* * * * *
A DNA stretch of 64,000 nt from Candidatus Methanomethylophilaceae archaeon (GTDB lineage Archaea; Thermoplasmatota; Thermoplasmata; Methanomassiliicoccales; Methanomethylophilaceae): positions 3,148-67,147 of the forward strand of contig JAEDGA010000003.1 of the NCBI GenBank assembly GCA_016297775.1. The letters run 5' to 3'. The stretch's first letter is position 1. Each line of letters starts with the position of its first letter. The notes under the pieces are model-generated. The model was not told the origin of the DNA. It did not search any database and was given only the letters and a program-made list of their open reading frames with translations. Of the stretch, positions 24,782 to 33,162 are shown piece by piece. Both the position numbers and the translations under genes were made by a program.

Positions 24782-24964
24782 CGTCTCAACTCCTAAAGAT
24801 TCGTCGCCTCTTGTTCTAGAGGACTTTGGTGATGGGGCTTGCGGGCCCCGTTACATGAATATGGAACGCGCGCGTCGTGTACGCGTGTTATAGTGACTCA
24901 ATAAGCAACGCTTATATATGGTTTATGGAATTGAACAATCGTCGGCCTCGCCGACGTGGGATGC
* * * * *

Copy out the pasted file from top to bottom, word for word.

A DNA stretch of 64,000 nt from Candidatus Methanomethylophilaceae archaeon (GTDB lineage Archaea; Thermoplasmatota; Thermoplasmata; Methanomassiliicoccales; Methanomethylophilaceae): positions 3,148-67,147 of the forward strand of contig JAEDGA010000003.1 of the NCBI GenBank assembly GCA_016297775.1. The letters run 5' to 3'. The stretch's first letter is position 1. Each line of letters starts with the position of its first letter. The notes under the pieces are model-generated. The model was not told the origin of the DNA. It did not search any database and was given only the letters and a program-made list of their open reading frames with translations. Of the stretch, positions 24,782 to 33,162 are shown piece by piece. Both the position numbers and the translations under genes were made by a program.

Positions 24782-24964
24782 CGTCTCAACTCCTAAAGAT
24801 TCGTCGCCTCTTGTTCTAGAGGACTTTGGTGATGGGGCTTGCGGGCCCCGTTACATGAATATGGAACGCGCGCGTCGTGTACGCGTGTTATAGTGACTCA
24901 ATAAGCAACGCTTATATATGGTTTATGGAATTGAACAATCGTCGGCCTCGCCGACGTGGGATGC